TADP 542 Substation Design
3.00 credits
System overview, design principles, types of substations, components, utilization, reliability, metering, voltage, protection, project plan, site, scheduling, major equipment, control houses, communication, SCADA, foundations, structural design, grounding.
TADP 543 Electrical Grid Operations
3.00 credits
NERC/WECC reliability standards, control area operation, outage coordination planning, switch theory and devices, reactive load balancing, generation load balancing, economic dispatch, transmission marketing (OASIS), seasonal ratings. The student will acquire the expertise needed for the inner-workings of a large, interconnected utility system. In addition, the students will develop a skill set that includes knowledge of how electricity is generated, transmitted, and consumed, as well as the ability to analyze complex transmission operational situations and make qualified judgments and recommendations to mitigate transmission related problems.
TADP 544 Proj Dev & Construction Method
3.00 credits
System planning and project development, project proposals to management, project initiation, scheduling, cost management, resource management, permitting authority, land rights acquisition, overview of contracts, contractor selection, Gantt tracking. Students will study conductor types and uses, and learn strategies for developing and describing competing transmission projects. Given a specific transmission line project, the students will be able to develop a detailed project description in the form of a project plan.
TADP 545 System Protection
3.00 credits
General concepts, symmetrical faults, asymmetrical faults, voltage and current transformers for protection, classification and functionality of relays, overcurrent protection, distribution feeder protection, transmission line protection with communications independent distance relaying, introduction to differential protection, and disturbance analysis.
TADP 547 Underground System Design
3.00 credits
Introduction to cable systems: history of cables, solid dielectrics, comparison of overhead vs underground. Types of cable systems, cable manufacturing, accessories, basic cable design. Installation practice: pulling tensions, side wall pressures, t-line installation, distribution installation, tunnel installation, directional boring. Application considerations: hydraulic pressures/volumes, commissioning, operation and maintenance practice, industry guides/specifications, IEEE standards. Case studies and special topics.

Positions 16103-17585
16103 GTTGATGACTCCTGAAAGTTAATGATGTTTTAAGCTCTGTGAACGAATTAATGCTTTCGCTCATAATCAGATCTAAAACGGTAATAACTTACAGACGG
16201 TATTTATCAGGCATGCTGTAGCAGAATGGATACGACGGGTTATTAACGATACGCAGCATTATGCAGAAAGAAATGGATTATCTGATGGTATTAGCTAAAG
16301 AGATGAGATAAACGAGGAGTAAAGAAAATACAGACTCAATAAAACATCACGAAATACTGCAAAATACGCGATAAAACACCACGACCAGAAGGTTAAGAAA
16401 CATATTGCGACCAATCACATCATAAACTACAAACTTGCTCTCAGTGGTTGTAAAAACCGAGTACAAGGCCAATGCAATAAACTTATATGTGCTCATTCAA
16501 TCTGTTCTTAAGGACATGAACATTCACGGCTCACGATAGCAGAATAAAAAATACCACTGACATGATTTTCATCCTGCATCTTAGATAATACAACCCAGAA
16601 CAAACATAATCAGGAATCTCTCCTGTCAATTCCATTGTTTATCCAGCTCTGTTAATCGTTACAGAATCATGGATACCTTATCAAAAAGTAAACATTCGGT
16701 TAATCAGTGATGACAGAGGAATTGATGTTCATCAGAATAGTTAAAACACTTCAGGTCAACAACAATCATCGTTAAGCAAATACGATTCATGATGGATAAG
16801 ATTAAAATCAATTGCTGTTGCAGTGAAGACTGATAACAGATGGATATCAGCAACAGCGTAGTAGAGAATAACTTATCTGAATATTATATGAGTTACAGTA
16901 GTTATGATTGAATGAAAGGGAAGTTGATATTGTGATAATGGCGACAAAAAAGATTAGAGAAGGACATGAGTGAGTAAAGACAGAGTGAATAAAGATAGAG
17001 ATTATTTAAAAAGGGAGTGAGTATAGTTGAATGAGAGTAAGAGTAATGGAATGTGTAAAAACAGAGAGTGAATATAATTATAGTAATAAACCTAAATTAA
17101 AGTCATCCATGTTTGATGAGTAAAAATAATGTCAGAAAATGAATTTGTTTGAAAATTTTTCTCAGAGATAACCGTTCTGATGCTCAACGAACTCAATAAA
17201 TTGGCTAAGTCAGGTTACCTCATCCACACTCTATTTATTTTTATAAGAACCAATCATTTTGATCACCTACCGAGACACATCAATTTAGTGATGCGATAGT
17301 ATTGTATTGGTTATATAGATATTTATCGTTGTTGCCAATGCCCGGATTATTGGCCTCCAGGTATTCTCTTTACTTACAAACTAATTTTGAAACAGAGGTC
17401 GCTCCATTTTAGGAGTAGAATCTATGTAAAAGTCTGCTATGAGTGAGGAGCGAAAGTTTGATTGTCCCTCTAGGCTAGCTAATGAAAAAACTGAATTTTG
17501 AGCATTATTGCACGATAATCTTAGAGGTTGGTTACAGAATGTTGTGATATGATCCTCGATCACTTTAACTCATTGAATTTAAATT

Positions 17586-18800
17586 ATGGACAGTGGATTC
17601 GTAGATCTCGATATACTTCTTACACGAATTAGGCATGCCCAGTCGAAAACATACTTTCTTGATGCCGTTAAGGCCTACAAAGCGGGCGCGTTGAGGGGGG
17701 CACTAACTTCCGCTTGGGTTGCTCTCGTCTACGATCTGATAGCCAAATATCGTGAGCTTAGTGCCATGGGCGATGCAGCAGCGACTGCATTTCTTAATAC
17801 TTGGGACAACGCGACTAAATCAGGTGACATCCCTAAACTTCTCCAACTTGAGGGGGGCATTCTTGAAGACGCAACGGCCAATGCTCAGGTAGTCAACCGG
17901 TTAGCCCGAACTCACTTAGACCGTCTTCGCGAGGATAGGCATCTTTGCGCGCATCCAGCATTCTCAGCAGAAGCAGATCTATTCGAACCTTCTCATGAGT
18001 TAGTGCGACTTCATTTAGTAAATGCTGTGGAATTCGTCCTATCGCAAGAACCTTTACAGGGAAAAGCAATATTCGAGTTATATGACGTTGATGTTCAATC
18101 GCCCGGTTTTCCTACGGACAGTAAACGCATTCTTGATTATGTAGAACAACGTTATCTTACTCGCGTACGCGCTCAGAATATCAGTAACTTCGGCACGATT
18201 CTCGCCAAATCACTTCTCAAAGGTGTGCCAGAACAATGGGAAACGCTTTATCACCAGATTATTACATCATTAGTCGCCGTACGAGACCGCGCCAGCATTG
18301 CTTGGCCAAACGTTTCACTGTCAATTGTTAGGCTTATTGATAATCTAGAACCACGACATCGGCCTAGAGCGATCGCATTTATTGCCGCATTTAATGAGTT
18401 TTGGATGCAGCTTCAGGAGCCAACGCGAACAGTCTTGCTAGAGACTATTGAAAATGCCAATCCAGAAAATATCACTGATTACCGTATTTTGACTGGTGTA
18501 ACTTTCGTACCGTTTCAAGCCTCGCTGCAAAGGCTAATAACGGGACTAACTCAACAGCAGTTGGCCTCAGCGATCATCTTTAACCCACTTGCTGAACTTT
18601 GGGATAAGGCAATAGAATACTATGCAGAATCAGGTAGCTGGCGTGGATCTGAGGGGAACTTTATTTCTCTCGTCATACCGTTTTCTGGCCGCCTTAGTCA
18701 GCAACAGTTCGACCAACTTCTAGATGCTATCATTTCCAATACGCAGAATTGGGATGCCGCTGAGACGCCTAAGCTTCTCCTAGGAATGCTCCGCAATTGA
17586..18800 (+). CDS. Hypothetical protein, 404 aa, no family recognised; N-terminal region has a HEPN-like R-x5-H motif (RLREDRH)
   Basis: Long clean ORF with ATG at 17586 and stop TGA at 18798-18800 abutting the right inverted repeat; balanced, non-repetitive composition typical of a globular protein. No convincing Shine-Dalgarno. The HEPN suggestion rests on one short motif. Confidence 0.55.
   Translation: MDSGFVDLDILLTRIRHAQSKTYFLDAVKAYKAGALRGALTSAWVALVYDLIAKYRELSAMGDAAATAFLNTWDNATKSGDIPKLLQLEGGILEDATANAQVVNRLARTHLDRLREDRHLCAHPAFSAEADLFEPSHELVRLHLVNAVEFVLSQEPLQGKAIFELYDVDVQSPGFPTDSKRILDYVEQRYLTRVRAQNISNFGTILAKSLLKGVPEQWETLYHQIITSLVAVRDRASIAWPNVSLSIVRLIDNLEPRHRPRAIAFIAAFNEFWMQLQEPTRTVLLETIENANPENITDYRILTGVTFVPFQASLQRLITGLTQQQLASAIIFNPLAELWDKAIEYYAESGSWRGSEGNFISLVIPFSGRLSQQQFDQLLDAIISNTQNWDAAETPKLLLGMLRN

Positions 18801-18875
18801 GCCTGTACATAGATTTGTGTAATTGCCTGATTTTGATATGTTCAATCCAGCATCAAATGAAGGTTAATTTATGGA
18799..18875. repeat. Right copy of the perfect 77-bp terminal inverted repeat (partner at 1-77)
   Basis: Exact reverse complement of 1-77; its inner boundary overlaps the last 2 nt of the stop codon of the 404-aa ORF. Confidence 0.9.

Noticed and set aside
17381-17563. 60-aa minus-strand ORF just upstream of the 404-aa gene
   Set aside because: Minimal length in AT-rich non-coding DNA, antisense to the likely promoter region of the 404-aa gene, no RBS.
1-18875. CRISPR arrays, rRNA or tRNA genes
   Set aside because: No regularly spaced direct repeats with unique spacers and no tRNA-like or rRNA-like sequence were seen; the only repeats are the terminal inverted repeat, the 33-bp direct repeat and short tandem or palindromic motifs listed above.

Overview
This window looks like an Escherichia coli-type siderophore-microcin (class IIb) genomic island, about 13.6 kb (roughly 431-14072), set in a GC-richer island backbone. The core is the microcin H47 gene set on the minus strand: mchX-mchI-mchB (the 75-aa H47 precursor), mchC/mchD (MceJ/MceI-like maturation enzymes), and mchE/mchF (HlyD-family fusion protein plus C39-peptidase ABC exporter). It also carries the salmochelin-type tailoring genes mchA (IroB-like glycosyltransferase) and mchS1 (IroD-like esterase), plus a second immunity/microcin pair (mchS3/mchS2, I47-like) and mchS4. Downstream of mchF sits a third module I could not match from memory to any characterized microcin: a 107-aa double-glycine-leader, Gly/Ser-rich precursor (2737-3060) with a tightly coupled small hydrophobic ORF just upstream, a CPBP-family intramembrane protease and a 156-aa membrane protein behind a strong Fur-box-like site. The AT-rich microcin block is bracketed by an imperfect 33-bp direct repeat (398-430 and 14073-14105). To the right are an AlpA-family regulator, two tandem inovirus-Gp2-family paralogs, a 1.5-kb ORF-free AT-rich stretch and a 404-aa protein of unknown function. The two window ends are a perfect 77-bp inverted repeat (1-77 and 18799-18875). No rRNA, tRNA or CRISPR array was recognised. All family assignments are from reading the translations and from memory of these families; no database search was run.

TADP 548 T-Line Design - Elect Aspects
3.00 credits
This course covers the electrical aspects of transmission line design which ensure acceptable reliability, safety and code compliance for transmission facilities. Topics include an introduction to the electrical aspects of a transmission line design, rules and requirements, design criteria and voltage levels, conductor selection and ratings, required clearances, REA manual, insulation, voltage flashover, EMF fields, corona, induction coordination, grounding requirements, pole grounding, guy wire grounding, and grounding measurements.
TADP 549 TLD: Structures & Foundations
3.00 credits
The course covers in-depth design of steel poles, concrete poles, and associated foundations. The major topics include: review of steel pole specifications, development of loading trees, design of steel poles including arms, attachment details, base plate,. anchor bolts and connections, manufacturing process, inspections of weld details, testing of steel poles, review of concrete pole specifications, design of concrete poles, comparison of steel vs. concrete poles, associated industry national standards, direct embedment and pier foundations, foundation optimization, and anchor foundations.
TADP 553 System Automation
3.00 credits
Students will learn economic benefits of Smart Grids, network load flow analysis, radial load flow analysis, optimal topology, sectionalizing switches, fault location/isolation, microgrid technology, renewable technology, integrating renewable energy, system restoration, voltage/VAR control.
TADP 556 Engineering Leadership
3.00 credits
Four broad areas of leadership will be covered: leadership roles and responsibilities (sponsor appreciation); communication; systems thinking and breakthrough leadership; leadership, change and ethics.
TADP 640 Adv Transmission Line Design
3.00 credits
The course further develops strategies covered in T-Line course and introduces advanced concepts for designing overhead transmission lines.
TADP 641 Power System Analysis
3.00 credits
This course will begin with a review of basic concepts of power systems, their components and how they are inter-related. An overview of the topology and members of the North American power grid will then be covered. The main portion of the course will refer to modeling of power systems, short circuit calculations, and load flow algorithms and methods. Students will learn how to apply the algorithms and methods using case studies in topics such as voltage regulation, VAR control, and relay setting and coordination. The course will wrap up with a brief segment on harmonic analysis and filter design.
TADP 680 Special Topics
.00- 4.00 credits
Topic to be determined by instructor.